4. Take risks with each hand. And then once you play the hand, learn what you can from it and move on. I’ve been using online (free) poker to build my risk tolerance by taking risks on each hand. As I learn more, I put into practice what I’ve learned with no downside. I am not playing for real money and each day I can earn more chips by watching a video or playing some silly game or even sending them to other players (they send some back). And sometimes I even win. I am beginning to see life decisions and actions similar to playing a hand of poker and am able to be less risk intolerant. This is huge! We women need to take more and bigger risks!
  5. Get “comfort[able] with the world being an uncertain and unpredictable place.” It’s ok to say, ‘I’m not sure.’ This isn’t a lack of confidence, it’s the truth. We never have perfect information and we can never be 100% certain. We will never be perfect and we need to stop striving for perfection. It doesn’t exist.
  6. “All decisions are bets…Whenever we make a choice, we are betting on a potential future.” We can never be completely sure because we never have complete information. So, if we don’t have complete information, and we will never be perfect, we can be taking more and bigger risks to reach new heights.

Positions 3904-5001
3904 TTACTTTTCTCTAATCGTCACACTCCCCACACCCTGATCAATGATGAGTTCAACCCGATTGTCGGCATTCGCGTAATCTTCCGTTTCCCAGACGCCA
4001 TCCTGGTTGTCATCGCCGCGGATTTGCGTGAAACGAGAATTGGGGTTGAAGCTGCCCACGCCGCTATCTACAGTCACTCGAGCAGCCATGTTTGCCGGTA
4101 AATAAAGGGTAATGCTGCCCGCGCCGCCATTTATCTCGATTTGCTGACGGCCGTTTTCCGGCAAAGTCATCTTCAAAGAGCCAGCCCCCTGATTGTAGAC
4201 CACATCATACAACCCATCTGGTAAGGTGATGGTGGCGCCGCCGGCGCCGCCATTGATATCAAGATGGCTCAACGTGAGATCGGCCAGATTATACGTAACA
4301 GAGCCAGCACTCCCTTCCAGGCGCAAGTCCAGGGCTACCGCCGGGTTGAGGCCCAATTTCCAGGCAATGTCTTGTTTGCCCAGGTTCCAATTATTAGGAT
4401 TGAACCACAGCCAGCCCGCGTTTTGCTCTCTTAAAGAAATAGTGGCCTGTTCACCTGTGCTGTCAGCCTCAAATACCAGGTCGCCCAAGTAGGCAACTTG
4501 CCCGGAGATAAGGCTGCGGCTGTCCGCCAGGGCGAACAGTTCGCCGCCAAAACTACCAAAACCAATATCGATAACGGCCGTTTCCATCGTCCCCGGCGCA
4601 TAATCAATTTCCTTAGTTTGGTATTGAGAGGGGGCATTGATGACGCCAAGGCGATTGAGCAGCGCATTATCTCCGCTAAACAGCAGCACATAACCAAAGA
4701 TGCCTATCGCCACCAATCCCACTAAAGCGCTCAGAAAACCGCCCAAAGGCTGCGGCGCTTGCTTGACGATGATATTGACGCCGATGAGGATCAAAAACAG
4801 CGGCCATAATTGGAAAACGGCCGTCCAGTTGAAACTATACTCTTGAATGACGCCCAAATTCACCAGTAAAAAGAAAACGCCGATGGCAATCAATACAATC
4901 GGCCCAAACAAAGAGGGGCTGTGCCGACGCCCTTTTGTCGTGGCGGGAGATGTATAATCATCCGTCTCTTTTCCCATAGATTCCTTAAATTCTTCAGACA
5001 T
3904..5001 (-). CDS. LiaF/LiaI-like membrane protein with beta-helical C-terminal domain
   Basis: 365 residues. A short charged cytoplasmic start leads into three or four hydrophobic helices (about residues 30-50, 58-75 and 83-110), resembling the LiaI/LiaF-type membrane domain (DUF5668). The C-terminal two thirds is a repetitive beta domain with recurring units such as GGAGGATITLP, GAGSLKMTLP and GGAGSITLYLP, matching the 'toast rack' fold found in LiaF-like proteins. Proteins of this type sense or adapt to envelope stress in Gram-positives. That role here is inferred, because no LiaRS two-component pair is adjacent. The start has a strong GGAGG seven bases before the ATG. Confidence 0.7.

7. Let go of the need to be right. When we need to be right, “we don’t let facts get in the way” of disconfirming our beliefs. It’s ok to be wrong even if it doesn’t feel good. “The more we recognize that we are betting on our beliefs…the more we are likely to temper our statements getting closer to the truth.”
  8. We should be “incorporating uncertainty in the way we think about our beliefs.” This means that when we state a belief, we provide some confidence estimator like ‘I’m 80% sure of that’ just like when we calculate the probabilities during a poker hand. “Declaring our uncertainty in our beliefs to others makes us better communicators…Expressing our level of confidence also invites others to be collaborators” because they don’t have to ‘confront a difference of opinion or belief; we leave room for discussion. They don’t have to say ‘you’re wrong.’